According to shipping records, there have been five vessels that have borne the name Evans.
The first such vessel was the Wickes Class Destroyer DD-78, which was built and launched on Oct. 30, 1918 by the Bath Iron Works of Bath, Maine.
The Evans spent time patrolling and then was decommissioned on May 22, 1922 and placed in the Reserve Fleet. Reactivated on April 1, 1930, the Evans sailed the Pacific Ocean ranging from Alaska all the way to Pearl Harbor.
Evans was ordered to go out on "Neutrality Patrols" in the Caribbean Islands, and then was sent to Halifax, Nova Scotia. There, the Evans was decommissioned again and transferred to the British Royal Navy in one of the "Destroyers for Bases" exchange programs.
Commissioned as the HMS Mansfield, a Town Class Destroyer, the former Evans was then lent to the Royal Norwegian Navy-in-Exile to participate in an attack on a fish oil plant in Oksfjord.
Once the mission was complete, she was returned to the British Navy, who modified her, adding even more depth charges and the new Hedgehog weaponry to attack lurking German submarines.
After her refit, she was then transferred to the Royal Canadian Navy, as part of the Western Local Escort Force based at Halifax, Nova Scotia and Saint Johns, New Brunswick. On June 22, 1944, she was decommissioned after serving in four nations navies during World War II.
The next ship Evans was a motor-screw yacht weighing only four tons, which was built in 1942 in Owen Sound, Ontario. About this vessel not much more is known.
The third Evans was one of the new Fletcher Class warships. DD 552 was built at the Gulf Shipbuilding Yards in Chickasaw, Ala., and was commissioned on Dec. 11, 1943.
Evans spent most of its time in the Marshall and Marianas Islands on anti-submarine patrols. As part of Task Force 52, the Evans single-handedly shot down 15 Japanese planes before four of the Kamikaze planes got through the defenses and struck the ship.
The Evans was rescued by salvage ships the USS Arikara and Cree and towed to the U.S. Navy's repair facilities at Kerama Rhettto on Okinawa. The Evans eventually was towed by WSA tug M.V. Pigeon Point to the Mare Island Naval Yard.
Once the seriousness of the damage to the Evans was fully realized, the Chief of Naval Operations ordered the Evans decommissioned.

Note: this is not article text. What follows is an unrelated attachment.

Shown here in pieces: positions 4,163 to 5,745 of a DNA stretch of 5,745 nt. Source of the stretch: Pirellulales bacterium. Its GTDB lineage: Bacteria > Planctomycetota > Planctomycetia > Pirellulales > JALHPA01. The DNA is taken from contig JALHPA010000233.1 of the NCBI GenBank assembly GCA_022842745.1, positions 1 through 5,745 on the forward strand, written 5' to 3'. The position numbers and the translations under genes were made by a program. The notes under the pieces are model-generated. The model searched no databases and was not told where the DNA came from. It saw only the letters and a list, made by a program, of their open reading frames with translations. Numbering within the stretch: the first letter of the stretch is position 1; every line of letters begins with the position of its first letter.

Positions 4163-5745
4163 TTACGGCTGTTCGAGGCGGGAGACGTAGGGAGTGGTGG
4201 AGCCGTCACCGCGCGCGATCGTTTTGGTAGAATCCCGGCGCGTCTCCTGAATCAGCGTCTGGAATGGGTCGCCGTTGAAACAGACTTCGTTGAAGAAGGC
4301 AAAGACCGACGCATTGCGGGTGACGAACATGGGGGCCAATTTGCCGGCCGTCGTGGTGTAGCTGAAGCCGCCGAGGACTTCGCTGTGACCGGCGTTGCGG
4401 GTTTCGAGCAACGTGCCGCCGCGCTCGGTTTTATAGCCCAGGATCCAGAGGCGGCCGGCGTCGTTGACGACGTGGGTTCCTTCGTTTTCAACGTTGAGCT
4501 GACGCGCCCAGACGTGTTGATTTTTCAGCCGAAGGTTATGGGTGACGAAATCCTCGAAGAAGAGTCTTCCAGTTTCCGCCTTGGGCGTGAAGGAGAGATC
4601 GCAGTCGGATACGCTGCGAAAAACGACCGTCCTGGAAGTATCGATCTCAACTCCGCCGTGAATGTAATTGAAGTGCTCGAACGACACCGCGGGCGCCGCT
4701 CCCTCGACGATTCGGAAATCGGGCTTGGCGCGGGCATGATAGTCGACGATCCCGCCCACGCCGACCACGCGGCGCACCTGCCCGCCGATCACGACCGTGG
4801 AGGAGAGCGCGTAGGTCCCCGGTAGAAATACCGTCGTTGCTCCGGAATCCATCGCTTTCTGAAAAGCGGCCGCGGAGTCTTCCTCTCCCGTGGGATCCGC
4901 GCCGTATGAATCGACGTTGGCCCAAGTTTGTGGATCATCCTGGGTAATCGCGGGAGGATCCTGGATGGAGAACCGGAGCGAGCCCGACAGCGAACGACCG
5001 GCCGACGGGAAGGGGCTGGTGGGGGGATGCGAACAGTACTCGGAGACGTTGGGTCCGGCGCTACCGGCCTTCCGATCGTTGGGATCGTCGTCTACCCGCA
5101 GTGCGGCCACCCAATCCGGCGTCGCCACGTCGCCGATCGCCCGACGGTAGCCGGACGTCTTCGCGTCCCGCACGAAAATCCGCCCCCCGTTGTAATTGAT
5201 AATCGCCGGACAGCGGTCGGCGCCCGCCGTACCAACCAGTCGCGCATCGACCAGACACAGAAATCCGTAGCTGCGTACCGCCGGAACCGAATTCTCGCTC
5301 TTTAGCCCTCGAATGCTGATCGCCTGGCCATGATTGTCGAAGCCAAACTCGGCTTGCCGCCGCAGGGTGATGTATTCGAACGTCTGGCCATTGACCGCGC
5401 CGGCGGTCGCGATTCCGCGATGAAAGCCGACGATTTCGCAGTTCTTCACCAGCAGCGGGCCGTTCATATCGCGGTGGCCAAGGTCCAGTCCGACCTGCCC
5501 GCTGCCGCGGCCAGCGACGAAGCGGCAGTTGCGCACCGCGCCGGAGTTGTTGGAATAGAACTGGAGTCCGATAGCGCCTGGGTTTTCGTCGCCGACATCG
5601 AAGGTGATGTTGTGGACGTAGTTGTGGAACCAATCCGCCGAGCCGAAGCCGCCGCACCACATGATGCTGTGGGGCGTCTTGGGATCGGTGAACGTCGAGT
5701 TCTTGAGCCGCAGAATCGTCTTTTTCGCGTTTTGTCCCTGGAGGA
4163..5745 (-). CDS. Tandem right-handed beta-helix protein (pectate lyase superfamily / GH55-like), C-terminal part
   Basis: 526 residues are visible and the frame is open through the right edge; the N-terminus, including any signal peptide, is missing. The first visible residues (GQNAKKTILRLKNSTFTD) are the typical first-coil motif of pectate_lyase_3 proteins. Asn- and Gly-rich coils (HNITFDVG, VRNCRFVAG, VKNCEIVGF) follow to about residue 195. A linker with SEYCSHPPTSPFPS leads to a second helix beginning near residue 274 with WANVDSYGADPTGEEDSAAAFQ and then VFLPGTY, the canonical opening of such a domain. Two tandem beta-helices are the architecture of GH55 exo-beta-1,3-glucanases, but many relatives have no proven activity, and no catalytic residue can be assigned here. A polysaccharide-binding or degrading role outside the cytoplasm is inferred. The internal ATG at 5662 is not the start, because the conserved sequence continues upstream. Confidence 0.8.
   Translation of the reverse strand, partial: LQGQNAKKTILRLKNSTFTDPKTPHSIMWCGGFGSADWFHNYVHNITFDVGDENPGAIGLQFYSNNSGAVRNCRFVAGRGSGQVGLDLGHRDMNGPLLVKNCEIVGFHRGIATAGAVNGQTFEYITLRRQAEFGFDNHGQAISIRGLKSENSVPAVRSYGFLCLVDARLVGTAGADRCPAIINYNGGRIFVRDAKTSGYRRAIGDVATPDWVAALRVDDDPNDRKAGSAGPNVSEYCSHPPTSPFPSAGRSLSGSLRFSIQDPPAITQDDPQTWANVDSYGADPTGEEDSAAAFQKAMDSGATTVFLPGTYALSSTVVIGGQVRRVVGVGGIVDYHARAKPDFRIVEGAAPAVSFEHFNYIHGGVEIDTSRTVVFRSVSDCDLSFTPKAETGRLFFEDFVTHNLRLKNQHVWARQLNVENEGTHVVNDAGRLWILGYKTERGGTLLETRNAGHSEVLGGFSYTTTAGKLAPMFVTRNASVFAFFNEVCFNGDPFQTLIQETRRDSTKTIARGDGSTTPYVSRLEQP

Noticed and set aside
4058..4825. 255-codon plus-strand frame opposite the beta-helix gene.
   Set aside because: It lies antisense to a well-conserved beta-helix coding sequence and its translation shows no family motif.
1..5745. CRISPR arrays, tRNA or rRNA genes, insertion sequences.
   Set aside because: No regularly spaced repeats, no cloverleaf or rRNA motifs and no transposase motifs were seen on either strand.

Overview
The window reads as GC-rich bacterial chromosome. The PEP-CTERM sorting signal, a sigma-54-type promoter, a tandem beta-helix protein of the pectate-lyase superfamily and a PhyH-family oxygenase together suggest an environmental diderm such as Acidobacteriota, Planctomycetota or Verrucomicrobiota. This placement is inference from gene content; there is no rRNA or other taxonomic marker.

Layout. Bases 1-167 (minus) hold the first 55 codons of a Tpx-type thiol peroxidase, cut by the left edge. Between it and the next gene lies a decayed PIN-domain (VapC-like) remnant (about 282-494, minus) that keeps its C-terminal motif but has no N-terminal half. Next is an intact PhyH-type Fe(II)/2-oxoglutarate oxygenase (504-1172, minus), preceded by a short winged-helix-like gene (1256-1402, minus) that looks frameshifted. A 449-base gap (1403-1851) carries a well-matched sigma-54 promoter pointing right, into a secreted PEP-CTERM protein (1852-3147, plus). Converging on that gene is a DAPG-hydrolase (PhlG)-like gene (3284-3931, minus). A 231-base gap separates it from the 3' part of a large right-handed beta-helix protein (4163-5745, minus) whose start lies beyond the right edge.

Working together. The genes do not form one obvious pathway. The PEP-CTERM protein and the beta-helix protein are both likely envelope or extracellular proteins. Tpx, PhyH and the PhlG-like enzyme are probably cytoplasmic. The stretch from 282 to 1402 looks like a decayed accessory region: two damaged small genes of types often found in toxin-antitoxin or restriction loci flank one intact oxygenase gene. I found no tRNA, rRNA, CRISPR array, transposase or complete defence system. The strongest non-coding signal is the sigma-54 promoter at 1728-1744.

The fifth Evans was the new Dealey Class Destroyer Escort. DDE-1023 was built at the Puget Sound Bridge and Dredging Company Yards in Seattle, Wash., and was commissioned on June 14, 1957.
She weighed 1,314 tons, was 308 feet long and 37 feet across. The Evans weaponry included four three-inch guns and 50 caliber duals mounts, numerous gun batteries, anti-submarine rocket launchers, numerous torpedo tubes, as well as surface to air and surface to surface missile launchers.
The Evans was detailed to serve the Commander who was overseeing the administration of her new Pacific Nations Trust Territories. Her second tour of duty included participating in joint exercises with the Philippines Navy and patrolling the Taiwan Straits.
She eventually was decommissioned in September 1968 and entered the U.S. Navy's Reserve Fleet. She was eventually struck from the Navy list on Dec. 3, 1973 and was sold for scrap in 1974.
The last vessel known to be named Evans was the Refrigerated Cargo vessel. Weighing in at 4944 tons gross, and more than 387 feet long and 59 feet wide, this vessel was built in 1968 by the Fukuoka Shipbuilding Company in Fukuoka, Japan. Named the Mikawa Maru at first, and then the Evans, it is now named the Arctic Mariner.
Roger Allen is a local lover of history. Allen provides a brief look at the area's historical past. Email Roger at firstname.lastname@example.org.